From Chennai to Mizoram and Back, with Love
A 3000+km journey
On the afternoon of April 28 at a mountainous location of Model Veng in Aizawl, the capital of Mizoram, there was an unlikely sight of two Tamil men from the plains of Tamil Nadu being presented with the Thangchhuah cloth in the shape of mufflers, a rare bestowment of Mizo tribal honor. Mizos have rarely ceremonially given such respect to their own, leave alone anyone from outside.
The two Tamil men were 41 year old Thiru Jeyanthiran P Thanjavur and 51 year old Thiru Chinnathambi S Villupuram, both ambulance drivers who stuck out in a crowd of Mizo people gathered there to receive the remains of their 28 year old son who the two men had driven across more than 3000 kms from Chennai.
The two Tamilians, both long distance drivers for whom it might have otherwise been all in a day’s work, can be forgiven for not understanding the deep significance of this presentation.
Traditionally the ‘Thangchhuah Puan’ could only be worn by very brave warriors, great hunters, who have accomplished many feats of honor and sacrificed their wealth and well being for their people. Of course there were comments from some critics as to whether this particular task deserved such an honor, but it was drowned out by the well wishers who felt that these drivers had gone beyond their usual track to complete this job.
Also given were shirts hurriedly stitched for the two men made of the popular traditional cloth called ‘Ngotekherh’, simple cotton on white with black stripes. They are symbolic and speak of the gratitude of the people who present it to the one who has done them great service. Here it signifies the gratitude of the Mizo family to these drivers for bringing home their dead son through thick and thin.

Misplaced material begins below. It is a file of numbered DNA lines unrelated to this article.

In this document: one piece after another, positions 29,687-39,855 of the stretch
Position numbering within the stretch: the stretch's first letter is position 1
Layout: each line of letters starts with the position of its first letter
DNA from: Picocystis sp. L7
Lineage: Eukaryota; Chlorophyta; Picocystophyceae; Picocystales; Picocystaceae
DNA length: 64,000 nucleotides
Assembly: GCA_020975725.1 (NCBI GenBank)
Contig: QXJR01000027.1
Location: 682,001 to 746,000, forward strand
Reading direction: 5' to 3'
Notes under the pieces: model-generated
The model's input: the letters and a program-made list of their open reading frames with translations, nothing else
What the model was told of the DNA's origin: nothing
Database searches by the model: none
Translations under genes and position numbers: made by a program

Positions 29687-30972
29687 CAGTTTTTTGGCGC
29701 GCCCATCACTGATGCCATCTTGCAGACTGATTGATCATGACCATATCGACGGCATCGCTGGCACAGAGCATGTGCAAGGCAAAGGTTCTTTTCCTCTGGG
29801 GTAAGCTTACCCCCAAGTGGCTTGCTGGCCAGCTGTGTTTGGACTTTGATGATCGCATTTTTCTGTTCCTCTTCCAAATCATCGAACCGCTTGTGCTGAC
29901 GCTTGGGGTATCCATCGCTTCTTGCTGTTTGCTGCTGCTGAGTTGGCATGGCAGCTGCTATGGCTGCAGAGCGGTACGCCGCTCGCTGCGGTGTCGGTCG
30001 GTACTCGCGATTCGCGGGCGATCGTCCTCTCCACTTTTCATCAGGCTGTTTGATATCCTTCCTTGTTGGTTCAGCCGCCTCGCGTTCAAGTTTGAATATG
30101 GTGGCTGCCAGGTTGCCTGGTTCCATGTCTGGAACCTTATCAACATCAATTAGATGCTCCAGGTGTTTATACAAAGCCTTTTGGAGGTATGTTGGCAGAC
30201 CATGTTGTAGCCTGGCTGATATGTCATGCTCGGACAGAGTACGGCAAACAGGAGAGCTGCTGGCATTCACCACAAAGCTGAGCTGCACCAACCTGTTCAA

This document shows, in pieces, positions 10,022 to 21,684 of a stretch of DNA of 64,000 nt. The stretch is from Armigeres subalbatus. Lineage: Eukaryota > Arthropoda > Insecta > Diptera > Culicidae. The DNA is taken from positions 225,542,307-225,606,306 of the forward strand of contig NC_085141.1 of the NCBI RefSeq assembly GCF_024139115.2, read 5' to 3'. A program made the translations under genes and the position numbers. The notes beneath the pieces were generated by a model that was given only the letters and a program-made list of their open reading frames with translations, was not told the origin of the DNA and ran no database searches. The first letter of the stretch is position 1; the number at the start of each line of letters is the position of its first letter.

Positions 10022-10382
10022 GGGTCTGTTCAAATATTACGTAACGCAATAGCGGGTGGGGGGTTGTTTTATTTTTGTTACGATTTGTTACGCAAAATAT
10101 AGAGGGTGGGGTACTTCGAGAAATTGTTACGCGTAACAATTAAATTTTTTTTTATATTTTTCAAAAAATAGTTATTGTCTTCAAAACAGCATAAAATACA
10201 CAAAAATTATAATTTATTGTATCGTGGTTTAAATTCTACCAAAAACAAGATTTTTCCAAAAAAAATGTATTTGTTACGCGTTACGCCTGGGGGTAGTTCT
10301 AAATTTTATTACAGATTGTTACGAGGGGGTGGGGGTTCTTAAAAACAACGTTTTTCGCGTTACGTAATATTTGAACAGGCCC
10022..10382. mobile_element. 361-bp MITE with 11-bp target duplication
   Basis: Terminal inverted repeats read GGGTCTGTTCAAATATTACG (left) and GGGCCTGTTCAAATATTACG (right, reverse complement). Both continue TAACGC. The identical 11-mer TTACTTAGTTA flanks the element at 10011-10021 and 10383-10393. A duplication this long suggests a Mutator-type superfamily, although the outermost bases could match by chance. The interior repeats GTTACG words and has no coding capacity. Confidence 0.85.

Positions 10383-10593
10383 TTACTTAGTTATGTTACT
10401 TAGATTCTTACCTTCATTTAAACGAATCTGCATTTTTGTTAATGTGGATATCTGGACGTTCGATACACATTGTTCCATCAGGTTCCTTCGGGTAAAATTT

Not only that, presentations of cash were made to them by the minister of Social Welfare, K Beichhua, who was standing in for the Chief Minister, Zoramthanga. The CM in fact tweeted his gratitude to the chief minister of Tamil Nadu for clearing the way for the ambulance to cut through the security nets.
From the misgivings of racism fears to the security of love and dignity, the two Tamil ambulance drivers and a Mizo youth escorting his best friend’s corpse home on a 3000 + kms ride from Chennai, Tamil Nadu to Aizawl, Mizoram scripted a heartwarming story that has become a balm in these horrendous times of global pandemic, lockdown and the added trouble of racist insults poured on the people of the north east India who are reviled, attacked and called Coronavirus and Chinese because of their mongoloid features.
The mortal remains of Vivian Lalremsanga, (28) a student who died in Chennai was brought back home safe to his house in Model Veng in Aizawl city after nearly 3 and half days of hard driving across several Indian states, running the gauntlet of high security gates on the highways and interstate borders under lockdown, and the fear of getting infected by dreaded COVID19.
He was buried in his own homeland.